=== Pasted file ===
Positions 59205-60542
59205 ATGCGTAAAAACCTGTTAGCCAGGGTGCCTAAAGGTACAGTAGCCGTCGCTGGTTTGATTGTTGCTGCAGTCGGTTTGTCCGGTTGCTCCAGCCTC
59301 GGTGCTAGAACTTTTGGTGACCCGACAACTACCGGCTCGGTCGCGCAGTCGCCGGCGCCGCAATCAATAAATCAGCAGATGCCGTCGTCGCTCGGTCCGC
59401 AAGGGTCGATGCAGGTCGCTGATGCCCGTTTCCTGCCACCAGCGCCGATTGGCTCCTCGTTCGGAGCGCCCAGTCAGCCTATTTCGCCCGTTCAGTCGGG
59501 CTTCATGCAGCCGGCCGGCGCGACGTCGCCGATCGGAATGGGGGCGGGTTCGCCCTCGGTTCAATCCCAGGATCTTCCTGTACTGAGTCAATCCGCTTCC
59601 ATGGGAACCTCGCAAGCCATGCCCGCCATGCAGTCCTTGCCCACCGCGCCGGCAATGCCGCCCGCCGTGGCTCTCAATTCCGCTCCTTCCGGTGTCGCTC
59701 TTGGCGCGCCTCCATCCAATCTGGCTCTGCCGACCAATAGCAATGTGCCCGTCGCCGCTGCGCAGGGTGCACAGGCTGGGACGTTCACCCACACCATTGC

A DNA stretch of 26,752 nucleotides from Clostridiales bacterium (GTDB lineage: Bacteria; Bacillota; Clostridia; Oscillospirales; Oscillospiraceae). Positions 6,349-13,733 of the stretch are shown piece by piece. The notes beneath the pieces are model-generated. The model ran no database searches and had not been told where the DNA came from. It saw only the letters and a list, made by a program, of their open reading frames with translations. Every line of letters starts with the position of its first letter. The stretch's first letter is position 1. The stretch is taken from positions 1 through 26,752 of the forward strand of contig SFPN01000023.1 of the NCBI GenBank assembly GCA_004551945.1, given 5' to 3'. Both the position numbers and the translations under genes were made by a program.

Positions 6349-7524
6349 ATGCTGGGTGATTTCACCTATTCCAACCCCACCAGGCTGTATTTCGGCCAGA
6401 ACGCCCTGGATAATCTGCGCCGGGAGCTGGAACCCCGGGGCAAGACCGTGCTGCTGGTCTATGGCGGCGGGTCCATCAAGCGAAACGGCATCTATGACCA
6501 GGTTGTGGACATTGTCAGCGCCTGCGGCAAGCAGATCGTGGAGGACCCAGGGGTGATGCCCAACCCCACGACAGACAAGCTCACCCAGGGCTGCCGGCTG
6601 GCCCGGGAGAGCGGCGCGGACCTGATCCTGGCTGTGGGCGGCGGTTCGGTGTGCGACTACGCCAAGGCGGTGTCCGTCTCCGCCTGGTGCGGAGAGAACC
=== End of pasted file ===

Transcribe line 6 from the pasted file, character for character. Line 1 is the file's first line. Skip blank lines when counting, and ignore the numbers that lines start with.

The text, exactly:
59601 ATGGGAACCTCGCAAGCCATGCCCGCCATGCAGTCCTTGCCCACCGCGCCGGCAATGCCGCCCGCCGTGGCTCTCAATTCCGCTCCTTCCGGTGTCGCTC